Information circulates from time to time within the Pacific and other ethnic communities and through the news media about people’s (particularly overstayers) ability to “purchase” visas to remain in New Zealand.
This is incorrect.
Immigration New Zealand (INZ) would like to set out the facts to ensure that people are not disadvantaged by immigration scammers.
The Immigration Act 2009 is New Zealand’s law that deals with all immigration matters. Under this law, INZ is the only authority able to issue visas to visit or remain in New Zealand.
To give advice on immigration matters in New Zealand, a person must hold a licence or be exempt under the Immigration Advisers Licensing Act 2007 from the requirement to hold a licence.
Lawyers and volunteers at community law centres and Citizens Advice Bureaux are among those who are exempt.
If in doubt, contact INZ for clarification and advice.
A list of licensed immigration advisers is available at www.iaa.govt.nz
In most cases, a person who is unlawfully in New Zealand is not legally able to apply for a temporary visa. However, the Immigration Act allows a person to be granted a visa in exceptional circumstances provided the person has not been served a Deportation Liability Notice or a Deportation Order.
If a person is in New Zealand unlawfully and wishes to regularise their status they can request a further visa under section 61 of the Immigration Act.
There will be cases where a person’s circumstances mean it is appropriate to grant a visitor, work or student visa under section 61.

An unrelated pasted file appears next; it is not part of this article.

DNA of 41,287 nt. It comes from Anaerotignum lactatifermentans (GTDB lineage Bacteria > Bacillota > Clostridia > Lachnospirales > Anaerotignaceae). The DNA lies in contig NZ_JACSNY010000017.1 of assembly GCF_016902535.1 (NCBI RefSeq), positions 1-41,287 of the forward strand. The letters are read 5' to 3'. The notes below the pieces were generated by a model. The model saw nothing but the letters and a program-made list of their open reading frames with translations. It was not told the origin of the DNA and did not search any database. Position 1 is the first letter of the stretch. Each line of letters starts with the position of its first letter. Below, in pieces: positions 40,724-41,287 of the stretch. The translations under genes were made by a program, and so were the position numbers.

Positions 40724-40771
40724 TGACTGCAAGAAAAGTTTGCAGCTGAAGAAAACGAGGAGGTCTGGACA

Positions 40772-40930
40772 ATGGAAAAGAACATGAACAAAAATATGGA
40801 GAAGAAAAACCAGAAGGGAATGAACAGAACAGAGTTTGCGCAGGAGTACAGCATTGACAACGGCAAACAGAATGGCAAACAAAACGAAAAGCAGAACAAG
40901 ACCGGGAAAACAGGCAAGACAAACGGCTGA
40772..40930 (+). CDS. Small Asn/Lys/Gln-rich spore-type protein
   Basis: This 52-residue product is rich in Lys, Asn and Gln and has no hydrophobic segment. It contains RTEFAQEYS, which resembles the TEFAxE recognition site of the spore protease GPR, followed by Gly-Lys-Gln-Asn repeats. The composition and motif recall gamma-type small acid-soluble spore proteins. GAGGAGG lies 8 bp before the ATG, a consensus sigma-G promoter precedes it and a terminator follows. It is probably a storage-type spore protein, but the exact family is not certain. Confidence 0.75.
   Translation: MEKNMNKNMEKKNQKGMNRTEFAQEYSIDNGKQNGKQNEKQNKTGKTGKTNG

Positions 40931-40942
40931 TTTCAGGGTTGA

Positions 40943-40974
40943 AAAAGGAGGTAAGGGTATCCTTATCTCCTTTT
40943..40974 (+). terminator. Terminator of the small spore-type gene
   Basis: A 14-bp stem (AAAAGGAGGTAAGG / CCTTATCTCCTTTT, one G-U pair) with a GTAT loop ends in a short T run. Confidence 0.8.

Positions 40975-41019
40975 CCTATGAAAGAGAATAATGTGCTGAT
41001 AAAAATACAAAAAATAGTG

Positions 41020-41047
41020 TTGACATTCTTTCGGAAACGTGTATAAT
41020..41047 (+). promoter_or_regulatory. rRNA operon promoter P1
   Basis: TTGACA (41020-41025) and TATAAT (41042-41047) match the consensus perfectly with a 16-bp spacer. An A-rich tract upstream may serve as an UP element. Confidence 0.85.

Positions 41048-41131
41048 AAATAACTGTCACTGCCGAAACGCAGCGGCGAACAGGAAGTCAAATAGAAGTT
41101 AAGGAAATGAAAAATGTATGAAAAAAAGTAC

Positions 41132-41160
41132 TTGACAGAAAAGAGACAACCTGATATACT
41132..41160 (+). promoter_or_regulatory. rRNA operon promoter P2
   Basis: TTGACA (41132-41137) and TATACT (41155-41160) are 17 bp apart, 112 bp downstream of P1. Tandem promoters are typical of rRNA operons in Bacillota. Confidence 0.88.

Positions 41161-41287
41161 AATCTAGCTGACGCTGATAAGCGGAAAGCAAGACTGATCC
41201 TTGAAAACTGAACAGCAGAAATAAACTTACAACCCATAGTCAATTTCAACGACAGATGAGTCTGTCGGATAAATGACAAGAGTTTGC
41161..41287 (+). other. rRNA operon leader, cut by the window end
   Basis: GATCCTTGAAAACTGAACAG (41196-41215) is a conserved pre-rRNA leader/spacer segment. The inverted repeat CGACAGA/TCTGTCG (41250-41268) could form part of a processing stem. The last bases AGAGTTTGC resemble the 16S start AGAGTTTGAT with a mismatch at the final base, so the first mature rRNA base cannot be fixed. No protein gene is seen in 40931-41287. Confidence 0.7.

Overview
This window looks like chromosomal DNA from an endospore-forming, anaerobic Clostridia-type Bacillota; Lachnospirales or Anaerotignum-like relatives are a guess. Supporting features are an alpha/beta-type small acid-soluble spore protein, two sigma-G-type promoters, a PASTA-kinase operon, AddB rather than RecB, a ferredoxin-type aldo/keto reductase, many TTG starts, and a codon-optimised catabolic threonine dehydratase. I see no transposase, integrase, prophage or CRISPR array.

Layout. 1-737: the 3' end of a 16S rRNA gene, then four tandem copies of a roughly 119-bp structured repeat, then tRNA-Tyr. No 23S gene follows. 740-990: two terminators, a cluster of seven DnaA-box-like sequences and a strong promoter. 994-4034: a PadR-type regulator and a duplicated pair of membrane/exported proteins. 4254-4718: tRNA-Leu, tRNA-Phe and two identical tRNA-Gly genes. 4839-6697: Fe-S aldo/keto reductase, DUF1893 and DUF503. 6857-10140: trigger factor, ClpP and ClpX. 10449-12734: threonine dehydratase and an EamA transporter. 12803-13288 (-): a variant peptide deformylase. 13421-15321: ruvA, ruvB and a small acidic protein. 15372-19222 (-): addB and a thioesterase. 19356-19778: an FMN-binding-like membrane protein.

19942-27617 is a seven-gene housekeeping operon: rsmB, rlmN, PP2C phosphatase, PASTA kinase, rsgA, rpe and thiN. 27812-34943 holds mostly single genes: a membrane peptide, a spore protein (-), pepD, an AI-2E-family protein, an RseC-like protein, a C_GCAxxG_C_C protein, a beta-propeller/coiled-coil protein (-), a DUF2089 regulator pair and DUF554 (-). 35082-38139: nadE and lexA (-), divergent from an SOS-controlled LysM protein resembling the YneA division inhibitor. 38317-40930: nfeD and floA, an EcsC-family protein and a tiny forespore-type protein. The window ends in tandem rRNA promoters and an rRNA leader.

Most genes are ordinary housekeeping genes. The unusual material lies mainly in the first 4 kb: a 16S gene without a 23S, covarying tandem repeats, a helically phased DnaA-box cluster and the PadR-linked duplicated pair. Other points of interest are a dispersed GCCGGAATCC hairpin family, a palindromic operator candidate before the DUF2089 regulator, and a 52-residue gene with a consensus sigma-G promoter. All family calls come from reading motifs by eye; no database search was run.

If a person who is unlawfully in New Zealand is not granted a further visa under section 61 the person should depart voluntarily, as required by the Immigration Act. People who leave voluntarily can immediately re-apply offshore for a visa.
Their suitability for being granted a visa will depend on their individual circumstances.
If a person in New Zealand unlawfully does not leave voluntarily they may become liable for a deportation order being served on them by INZ. This is a last resort and can result in the person being detained in police custody until they are deported.
People who are deported are banned from returning to New Zealand for up to five years. They are also required to refund the costs of their deportation if they did not pay at the time.
INZ understands that some people may be reluctant to approach it for fear of becoming liable for deportation.
It is in everybody’s interests that people receive the right advice. That means ensuring people are able to approach INZ without fear of becoming liable for deportation.
INZ has a clear message: Anyone in New Zealand on an expired visa must leave and return to their home country.
Anyone who wants confidential free advice about their immigration situation is urged to contact INZ.
People can do this remotely by contacting INZ on 0508-558855 or visit attend an immigration branch office to discuss their particular circumstances face-to-face with INZ and the options available to them.
Where appropriate, however, a person may be advised to depart voluntarily rather than risk becoming liable for deportation.
Information clinics are held from time to time to provide advice and information to communities and individuals in a confidential and safe environment.
An Immigration New Zealand Statement